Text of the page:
[ 28-Nov-2016: at the time of writing of this blog entry, there are few Docker tools for Visual Studio including “Dockerfile Language Service (Preview)” which simply does syntax highlighting and it is not described here ]
This blog entry collects my experience using the Docker extension for Visual Studio which makes the deployment of .Net Core Apps to Docker easier. I have installed the following pre-requisites to perform this review:
1.Microsoft Visual Studio 2015 Update 3
2.Microsoft .NET Core 1.0.1 RTM VS 2015 Tooling Preview 2
3.Docker For Windows 1.12.3-beta30
4.Visual Studio Tools for Docker Preview 0.41.0
Note that Docker For Windows does not use the docker-machine (which in turn used Oracle Virtual Box) but hyper-v. “Docker For Windows” is the recommended tool to run Docker natively in Windows 10. For previous versions, use the Docker Toolbox. By native, I mean that you can run Windows Server Containers (which achieve isolation through namespace and process isolation) or Hyper-V Containers (which encapsulates each container in a light weight VM) and access them via docker commands in PowerShell:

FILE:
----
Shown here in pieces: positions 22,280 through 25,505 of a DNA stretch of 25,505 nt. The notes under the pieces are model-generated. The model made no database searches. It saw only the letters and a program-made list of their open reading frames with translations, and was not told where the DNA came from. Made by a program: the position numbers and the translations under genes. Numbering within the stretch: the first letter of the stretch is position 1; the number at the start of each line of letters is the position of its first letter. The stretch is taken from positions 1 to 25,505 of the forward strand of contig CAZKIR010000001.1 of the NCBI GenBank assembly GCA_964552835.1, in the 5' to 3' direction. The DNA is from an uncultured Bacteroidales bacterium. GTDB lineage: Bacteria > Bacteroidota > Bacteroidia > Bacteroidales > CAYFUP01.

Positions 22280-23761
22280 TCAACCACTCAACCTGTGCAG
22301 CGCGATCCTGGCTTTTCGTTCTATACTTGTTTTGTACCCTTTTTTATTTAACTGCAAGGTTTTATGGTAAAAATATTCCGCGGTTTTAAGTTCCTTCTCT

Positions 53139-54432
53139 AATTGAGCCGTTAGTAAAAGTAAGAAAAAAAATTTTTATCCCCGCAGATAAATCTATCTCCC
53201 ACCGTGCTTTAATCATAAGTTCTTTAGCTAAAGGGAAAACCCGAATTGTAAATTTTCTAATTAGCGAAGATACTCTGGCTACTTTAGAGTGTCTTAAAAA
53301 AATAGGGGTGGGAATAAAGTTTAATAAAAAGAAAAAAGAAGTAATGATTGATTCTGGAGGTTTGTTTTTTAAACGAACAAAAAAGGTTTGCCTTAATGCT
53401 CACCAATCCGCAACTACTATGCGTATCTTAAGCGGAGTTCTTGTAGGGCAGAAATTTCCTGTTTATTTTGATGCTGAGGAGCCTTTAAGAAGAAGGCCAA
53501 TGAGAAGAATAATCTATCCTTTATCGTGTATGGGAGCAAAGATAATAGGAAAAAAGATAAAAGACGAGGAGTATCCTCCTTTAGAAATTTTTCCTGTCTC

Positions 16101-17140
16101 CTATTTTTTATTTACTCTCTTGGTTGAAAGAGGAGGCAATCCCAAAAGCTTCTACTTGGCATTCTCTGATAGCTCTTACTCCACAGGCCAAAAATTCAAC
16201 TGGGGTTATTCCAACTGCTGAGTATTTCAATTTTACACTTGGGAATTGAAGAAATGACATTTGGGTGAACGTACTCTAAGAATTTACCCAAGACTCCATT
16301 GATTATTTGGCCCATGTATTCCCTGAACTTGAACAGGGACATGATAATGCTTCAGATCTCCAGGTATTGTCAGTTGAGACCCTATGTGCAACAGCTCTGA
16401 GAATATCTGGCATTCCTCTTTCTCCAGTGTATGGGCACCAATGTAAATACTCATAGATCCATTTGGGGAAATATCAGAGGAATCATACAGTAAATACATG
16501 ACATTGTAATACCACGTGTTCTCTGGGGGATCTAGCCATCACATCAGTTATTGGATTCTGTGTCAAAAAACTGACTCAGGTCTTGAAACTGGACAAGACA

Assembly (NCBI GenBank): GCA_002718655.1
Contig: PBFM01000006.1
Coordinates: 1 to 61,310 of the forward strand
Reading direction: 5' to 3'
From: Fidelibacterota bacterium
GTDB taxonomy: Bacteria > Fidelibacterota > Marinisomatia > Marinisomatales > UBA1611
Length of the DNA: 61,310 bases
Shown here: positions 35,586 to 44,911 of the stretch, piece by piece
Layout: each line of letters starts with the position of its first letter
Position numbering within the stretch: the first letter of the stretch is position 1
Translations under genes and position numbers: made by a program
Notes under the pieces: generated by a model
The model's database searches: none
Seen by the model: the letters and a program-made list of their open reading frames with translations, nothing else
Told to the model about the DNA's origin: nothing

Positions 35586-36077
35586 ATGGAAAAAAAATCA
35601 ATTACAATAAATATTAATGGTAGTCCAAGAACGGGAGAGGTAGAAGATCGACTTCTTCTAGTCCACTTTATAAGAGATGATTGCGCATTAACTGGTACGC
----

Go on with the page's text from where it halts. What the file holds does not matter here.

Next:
Docker for Windows also allows you to change the amount of CPU and RAM assigned to the Docker engine and sharing drives as seen in the images below. Note: sharing drives is not a specific feature of Windows Containers, it is only required for volume mounting in Linux containers but is required to share the volume where the Dockerfile is located.
So what does this plug-in do? Well, it basically makes easier to generate the artifacts that are required to deploy ASP.NET Core Web Apps in Docker. This is achieved via scaffolding with yeoman. yo docker scaffolds the files (incl. docker file, docker compose and the build script) into a project and then the language services make authoring Dockerfiles easier.
Once you have the scaffolded files in place you can start to debug and modify the source code until is good to commit to the source code repo.
Javier Andrés Cáceres Alvis